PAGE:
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Re: Is volitional restraint bad?

Postby Magnus Anderson » Thu Oct 06, 2016 9:44 pm

Is it really necessary to emphasize that both doing and foregoing are actions?

I see no reason that it is.

The question posed in my OP is whether it is better to forego by doing (non-volitional restraint) or forego without doing (volitional restraint.)

The fact that both doing and foregoing are actions does not resolve this question.

These are two different techniques. The aim of this thread is to compare them, which means, to determine their trade-off's, their pro's and con's, whether their value is independent from or dependent on situations, thus whether their value can be described in binary terms, as either good or bad, and so on and so forth.
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Re: Is volitional restraint bad?

Postby Xenophon » Fri Oct 07, 2016 9:05 am

Magnus Anderson wrote:The question posed in my OP is whether it is better to forego by doing (non-volitional restraint) or forego without doing (volitional restraint.)
The fact that both doing and foregoing are actions does not resolve this question.


It is the fact that they are both forms of doing, not one of doing and the other of not doing.

Magnus Anderson wrote:The question posed in my OP is whether it is better to forego by doing (non-volitional restraint) or forego without doing (volitional restraint.)


Can you describe an example of "non-volitional restraint"?

Considering the definition of volitional, wouldn't acting (doing) be volitional?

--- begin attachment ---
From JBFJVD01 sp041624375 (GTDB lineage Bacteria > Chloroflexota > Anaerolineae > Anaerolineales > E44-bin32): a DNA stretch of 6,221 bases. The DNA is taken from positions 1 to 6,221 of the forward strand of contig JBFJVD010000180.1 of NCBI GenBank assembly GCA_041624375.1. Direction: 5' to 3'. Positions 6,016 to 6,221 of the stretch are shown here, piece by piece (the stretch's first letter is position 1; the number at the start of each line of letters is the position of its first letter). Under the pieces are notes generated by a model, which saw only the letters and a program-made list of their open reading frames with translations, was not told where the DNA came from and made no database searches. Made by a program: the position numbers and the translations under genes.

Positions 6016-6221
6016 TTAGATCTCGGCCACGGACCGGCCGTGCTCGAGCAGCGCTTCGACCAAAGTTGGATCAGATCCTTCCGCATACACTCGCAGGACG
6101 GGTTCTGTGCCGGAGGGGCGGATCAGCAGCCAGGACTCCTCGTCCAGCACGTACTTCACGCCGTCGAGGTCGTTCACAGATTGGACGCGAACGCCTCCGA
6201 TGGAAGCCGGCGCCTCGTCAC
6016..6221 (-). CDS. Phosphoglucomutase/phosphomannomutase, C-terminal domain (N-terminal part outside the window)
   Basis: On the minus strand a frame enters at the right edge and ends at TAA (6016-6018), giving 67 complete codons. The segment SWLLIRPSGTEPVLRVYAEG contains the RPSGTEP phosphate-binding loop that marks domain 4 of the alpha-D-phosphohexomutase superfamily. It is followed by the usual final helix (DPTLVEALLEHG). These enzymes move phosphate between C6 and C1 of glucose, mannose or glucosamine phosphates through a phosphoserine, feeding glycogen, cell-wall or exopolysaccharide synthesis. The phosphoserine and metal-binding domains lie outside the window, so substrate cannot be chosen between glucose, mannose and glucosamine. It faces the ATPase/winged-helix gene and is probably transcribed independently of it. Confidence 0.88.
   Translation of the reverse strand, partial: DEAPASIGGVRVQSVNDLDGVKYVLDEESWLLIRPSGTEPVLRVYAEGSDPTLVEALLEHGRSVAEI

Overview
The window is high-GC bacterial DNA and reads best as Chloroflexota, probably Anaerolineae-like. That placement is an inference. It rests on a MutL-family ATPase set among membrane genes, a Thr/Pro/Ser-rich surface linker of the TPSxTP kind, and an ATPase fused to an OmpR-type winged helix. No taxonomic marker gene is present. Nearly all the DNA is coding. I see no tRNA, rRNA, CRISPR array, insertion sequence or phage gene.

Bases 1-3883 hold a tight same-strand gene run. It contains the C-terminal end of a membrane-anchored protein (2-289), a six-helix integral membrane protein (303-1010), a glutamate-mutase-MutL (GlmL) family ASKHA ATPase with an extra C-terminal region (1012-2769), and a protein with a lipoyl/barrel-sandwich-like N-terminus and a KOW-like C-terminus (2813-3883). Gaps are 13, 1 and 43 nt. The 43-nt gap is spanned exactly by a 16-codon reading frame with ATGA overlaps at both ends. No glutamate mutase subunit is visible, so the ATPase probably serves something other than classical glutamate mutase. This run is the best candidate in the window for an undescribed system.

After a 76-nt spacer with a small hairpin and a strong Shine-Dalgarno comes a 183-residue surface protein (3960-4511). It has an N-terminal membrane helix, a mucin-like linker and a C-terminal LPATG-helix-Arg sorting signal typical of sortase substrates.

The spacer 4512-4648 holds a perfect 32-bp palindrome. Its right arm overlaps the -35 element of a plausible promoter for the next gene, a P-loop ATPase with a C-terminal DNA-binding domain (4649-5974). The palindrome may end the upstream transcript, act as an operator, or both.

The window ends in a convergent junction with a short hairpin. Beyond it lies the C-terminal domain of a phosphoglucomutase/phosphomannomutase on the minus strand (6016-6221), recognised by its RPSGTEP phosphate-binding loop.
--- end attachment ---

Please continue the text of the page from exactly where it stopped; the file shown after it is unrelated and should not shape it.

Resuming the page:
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Re: Is volitional restraint bad?

Postby Magnus Anderson » Fri Oct 07, 2016 10:17 am

It is the fact that they are both forms of doing, not one of doing and the other of not doing.


You are forcing me to repeat myself.

The fact that they are both forms of doing (= action) does not resolve the question. It is thus irrelevant remark. The point is that they are different forms of doing. Because they are different, they can be compared. The aim of this thread is to compare them.
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Re: Is volitional restraint bad?

Postby Xenophon » Fri Oct 07, 2016 12:09 pm

It is significant because the characteristics of what is being compared influences how one compares them. The implication is that whether one acts by choosing an entirely new activity or by slowing down an occuring one or engaging in rest (which may well be activity) would depend on the situation or individual which calls for restraint and so perhaps cannot be compared on the basis of ideal types.

Also, you did not give an example of a non-volitional restraint.
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Re: Is volitional restraint bad?

Postby Magnus Anderson » Fri Oct 07, 2016 12:58 pm

The fact that they are both actions says almost nothing about the two techniques.

It's a given, a common-sense, that they are actions.

When you're comparing cars you are not going to emphasize the fact that both cars are . . . cars. It's already known that they are cars.
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Re: Is volitional restraint bad?

Postby Xenophon » Fri Oct 07, 2016 1:03 pm

You either did not understand or chose not to respond to what I said. Likewise in the case of cars, choosing which car would depend on the circumstance.
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Re: Is volitional restraint bad?

Postby Magnus Anderson » Fri Oct 07, 2016 1:13 pm

Can you describe an example of "non-volitional restraint"?


Volitional act is an act that you want to perform (i.e. it's what you set as a goal.)

Non-volitional act is an act that you do not want to bring about but that nonetheless occurs as a consequence of what you want to bring about.

Non-volitional restraint, then, is any restraint that is a side-effect of volitional doing of some sort.